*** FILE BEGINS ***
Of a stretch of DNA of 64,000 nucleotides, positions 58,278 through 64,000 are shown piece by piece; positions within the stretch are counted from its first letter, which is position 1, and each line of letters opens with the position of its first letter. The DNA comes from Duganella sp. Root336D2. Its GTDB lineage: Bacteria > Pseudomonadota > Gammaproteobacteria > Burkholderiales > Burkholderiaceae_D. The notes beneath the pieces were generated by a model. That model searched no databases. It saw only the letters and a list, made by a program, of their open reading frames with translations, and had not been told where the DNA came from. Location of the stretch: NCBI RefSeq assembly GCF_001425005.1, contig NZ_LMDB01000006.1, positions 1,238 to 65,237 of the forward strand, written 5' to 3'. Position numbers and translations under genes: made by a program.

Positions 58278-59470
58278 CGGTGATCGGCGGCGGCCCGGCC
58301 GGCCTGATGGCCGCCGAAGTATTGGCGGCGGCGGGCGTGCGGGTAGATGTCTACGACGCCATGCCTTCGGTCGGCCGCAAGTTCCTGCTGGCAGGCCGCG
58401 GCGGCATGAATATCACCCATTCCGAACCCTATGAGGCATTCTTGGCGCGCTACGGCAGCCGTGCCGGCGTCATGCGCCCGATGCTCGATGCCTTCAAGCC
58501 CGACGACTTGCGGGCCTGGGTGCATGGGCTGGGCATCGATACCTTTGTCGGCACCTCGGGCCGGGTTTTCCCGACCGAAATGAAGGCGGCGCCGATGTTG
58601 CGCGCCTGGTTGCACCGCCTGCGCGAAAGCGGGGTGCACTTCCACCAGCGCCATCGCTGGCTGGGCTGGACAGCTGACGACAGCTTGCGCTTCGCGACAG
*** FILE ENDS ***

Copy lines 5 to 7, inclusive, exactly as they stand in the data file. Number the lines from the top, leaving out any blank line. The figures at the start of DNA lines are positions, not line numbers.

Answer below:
58401 GCGGCATGAATATCACCCATTCCGAACCCTATGAGGCATTCTTGGCGCGCTACGGCAGCCGTGCCGGCGTCATGCGCCCGATGCTCGATGCCTTCAAGCC
58501 CGACGACTTGCGGGCCTGGGTGCATGGGCTGGGCATCGATACCTTTGTCGGCACCTCGGGCCGGGTTTTCCCGACCGAAATGAAGGCGGCGCCGATGTTG
58601 CGCGCCTGGTTGCACCGCCTGCGCGAAAGCGGGGTGCACTTCCACCAGCGCCATCGCTGGCTGGGCTGGACAGCTGACGACAGCTTGCGCTTCGCGACAG